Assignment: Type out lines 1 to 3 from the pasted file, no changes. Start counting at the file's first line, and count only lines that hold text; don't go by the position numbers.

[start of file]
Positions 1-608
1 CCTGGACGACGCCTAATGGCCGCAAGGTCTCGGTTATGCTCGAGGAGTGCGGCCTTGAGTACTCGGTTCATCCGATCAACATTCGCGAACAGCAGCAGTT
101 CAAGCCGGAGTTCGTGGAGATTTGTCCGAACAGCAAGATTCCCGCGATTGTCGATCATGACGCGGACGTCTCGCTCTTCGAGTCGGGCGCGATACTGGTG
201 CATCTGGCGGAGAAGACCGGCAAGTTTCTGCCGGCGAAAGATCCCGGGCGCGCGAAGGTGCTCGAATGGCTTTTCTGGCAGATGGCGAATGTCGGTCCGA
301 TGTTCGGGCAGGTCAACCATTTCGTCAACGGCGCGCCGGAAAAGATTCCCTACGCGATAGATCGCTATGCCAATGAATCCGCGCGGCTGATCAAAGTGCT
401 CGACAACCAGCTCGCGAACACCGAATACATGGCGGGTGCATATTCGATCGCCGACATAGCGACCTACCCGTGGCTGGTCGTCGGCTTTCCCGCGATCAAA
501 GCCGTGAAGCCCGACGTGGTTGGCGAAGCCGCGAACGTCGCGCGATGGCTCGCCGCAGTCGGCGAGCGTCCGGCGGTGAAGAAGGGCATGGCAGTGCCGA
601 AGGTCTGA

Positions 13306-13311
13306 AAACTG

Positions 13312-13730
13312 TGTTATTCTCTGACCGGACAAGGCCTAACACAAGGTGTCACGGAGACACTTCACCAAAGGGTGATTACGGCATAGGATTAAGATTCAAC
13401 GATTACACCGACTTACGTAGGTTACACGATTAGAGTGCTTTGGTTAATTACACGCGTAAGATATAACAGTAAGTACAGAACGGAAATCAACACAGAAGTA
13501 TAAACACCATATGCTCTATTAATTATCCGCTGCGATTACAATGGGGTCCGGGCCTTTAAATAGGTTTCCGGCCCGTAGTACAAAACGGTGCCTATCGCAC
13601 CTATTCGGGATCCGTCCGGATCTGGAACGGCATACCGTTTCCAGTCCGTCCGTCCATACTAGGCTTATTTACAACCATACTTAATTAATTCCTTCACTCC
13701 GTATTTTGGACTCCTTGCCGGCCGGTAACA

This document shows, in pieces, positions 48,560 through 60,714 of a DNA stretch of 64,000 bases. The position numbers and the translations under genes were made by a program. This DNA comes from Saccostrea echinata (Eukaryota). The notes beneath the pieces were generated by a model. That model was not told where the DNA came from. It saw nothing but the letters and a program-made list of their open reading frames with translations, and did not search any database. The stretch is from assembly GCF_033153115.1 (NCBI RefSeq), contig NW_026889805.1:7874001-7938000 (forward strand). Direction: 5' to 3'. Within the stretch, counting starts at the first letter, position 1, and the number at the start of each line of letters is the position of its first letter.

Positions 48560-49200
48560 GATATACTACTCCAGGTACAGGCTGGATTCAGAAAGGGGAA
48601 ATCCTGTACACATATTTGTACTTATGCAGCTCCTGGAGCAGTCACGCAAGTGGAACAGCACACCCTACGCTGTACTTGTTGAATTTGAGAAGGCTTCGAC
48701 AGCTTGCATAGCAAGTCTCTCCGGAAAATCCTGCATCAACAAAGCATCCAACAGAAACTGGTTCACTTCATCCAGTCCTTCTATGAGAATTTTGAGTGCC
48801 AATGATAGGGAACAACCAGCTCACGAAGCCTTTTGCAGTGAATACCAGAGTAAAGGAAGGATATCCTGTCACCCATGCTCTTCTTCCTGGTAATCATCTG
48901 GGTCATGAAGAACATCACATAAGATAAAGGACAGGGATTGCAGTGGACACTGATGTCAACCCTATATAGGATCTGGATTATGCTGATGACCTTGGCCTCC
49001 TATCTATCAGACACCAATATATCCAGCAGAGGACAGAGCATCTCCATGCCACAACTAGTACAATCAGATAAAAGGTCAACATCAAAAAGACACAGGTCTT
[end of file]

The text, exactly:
Positions 1-608
1 CCTGGACGACGCCTAATGGCCGCAAGGTCTCGGTTATGCTCGAGGAGTGCGGCCTTGAGTACTCGGTTCATCCGATCAACATTCGCGAACAGCAGCAGTT
101 CAAGCCGGAGTTCGTGGAGATTTGTCCGAACAGCAAGATTCCCGCGATTGTCGATCATGACGCGGACGTCTCGCTCTTCGAGTCGGGCGCGATACTGGTG